Within the first year, Oprah’s Book Club had sold almost twelve million copies of contemporary fiction, a genre that typically sold no more than a few thousand copies per title per year, and according to Publishing Trends, an industry newsletter, she was responsible for $130 million in book sales. Consequently, she became known as “The Midas of the Midlist” for her ability to turn modestly successful novels into raging bestsellers.

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Watch Kitty Kelley talk about her unprecedented access to Oprah’s family and friends and the other sources she used in writing her biography.

1. The Deep End of the Ocean, by Jacquelyn Mitchard
2. Song of Solomon, by Toni Morrison
3. The Book of Ruth, by Jane Hamilton
4. She’s Come Undone, byWally Lamb
5. Stones from the River, by Ursula Hegi
6. The Rapture of Canaan, by Sheri Reynolds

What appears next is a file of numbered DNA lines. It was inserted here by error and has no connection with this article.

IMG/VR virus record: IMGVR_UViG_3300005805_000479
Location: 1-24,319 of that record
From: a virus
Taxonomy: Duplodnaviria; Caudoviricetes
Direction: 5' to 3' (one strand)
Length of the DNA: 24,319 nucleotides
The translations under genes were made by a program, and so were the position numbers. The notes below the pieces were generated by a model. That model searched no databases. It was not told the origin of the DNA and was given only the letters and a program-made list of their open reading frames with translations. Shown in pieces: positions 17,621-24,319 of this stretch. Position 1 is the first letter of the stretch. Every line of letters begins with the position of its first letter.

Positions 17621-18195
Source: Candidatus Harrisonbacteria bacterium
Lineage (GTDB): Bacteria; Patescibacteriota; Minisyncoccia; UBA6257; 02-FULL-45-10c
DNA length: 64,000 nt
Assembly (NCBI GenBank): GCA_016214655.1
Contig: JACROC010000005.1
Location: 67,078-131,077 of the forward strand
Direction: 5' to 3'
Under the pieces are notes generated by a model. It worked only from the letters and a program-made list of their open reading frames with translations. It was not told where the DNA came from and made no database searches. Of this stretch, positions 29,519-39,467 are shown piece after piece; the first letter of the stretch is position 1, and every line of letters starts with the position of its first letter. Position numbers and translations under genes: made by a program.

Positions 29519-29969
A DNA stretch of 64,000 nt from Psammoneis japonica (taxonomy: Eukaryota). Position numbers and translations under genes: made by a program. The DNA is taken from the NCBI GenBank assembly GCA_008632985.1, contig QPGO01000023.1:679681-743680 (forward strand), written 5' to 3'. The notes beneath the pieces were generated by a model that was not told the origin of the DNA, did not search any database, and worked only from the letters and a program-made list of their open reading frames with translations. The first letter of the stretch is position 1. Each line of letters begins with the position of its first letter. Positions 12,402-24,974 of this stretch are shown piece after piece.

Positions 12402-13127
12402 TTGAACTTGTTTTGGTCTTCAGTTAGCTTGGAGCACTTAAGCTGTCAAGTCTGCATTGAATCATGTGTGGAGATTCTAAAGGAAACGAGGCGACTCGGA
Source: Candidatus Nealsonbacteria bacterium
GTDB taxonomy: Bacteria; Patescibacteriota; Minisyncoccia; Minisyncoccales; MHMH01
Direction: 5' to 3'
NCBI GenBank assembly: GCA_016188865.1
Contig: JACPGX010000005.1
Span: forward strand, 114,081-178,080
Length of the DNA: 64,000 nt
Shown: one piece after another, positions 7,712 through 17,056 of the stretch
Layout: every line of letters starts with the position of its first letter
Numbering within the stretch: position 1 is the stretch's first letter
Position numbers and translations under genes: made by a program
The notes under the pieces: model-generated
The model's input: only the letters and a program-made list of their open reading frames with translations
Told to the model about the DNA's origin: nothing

7. The Heart of a Woman, by Maya Angelou
8. Songs in Ordinary Time, by Mary McGarry Morris
9. A Lesson Before Dying, by Ernest J. Gaines
10. Ellen Foster, by Kaye Gibbons
11. A Virtuous Woman, by Kaye Gibbons
12. TheMeanest Thing to Say, by Bill Cosby
13. The Treasure Hunt, by Bill Cosby
14. The Best Way to Play, by Bill Cosby
15. Paradise, by Toni Morrison
16. Here on Earth, by Alice Hoffman
17. Black and Blue, by Anna Quindlen
18. Breath, Eyes, Memory, by Edwidge Danticat
19. I Know This Much Is True, by Wally Lamb
20. What Looks Like Crazy on an Ordinary Day, by Pearl Cleage
21. Midwives, by Chris Bohjalian
22. Where the Heart Is, by Billie Letts
23. Jewel, by Bret Lott
24. The Reader, by Bernhard Schlink
25. The Pilot’s Wife, by Anita Shreve
26. White Oleander, by Janet Fitch
27. Mother of Pearl, by Melinda Haynes
28. Tara Road, by Maeve Binchy
29. River, Cross My Heart, by Breena Clarke
30. Vinegar Hill, by A.Manette Ansay
31. AMap of the World, by Jane Hamilton
32. Gap Creek, by Robert Morgan
33. Daughter of Fortune, by Isabel Allende
34. Back Roads, by Tawni O’Dell
35. The Bluest Eye, by Toni Morrison
36. While I Was Gone, by Sue Miller